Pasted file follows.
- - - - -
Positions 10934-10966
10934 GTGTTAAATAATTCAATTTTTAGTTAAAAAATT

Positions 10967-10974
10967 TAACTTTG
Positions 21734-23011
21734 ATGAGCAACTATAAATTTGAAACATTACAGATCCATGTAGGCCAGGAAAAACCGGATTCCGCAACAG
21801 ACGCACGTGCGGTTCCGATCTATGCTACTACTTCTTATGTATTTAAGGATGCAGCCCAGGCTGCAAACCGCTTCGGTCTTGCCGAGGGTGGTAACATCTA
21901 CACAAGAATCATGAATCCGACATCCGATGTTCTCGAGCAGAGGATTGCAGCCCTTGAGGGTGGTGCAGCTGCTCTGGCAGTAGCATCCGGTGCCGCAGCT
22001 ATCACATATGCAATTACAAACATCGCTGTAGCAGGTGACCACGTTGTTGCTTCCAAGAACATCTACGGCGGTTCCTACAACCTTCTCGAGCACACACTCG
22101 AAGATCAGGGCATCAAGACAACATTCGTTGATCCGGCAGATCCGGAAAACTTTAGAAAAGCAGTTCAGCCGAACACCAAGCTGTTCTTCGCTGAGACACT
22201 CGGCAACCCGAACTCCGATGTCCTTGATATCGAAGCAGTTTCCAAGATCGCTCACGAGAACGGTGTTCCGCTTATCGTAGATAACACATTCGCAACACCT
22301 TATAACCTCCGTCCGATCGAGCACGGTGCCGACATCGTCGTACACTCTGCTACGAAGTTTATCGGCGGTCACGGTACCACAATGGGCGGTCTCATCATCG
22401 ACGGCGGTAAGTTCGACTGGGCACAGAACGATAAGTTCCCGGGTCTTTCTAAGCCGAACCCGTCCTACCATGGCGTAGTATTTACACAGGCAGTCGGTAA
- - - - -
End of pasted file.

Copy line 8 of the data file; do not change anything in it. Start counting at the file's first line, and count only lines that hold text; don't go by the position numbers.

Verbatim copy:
21901 CACAAGAATCATGAATCCGACATCCGATGTTCTCGAGCAGAGGATTGCAGCCCTTGAGGGTGGTGCAGCTGCTCTGGCAGTAGCATCCGGTGCCGCAGCT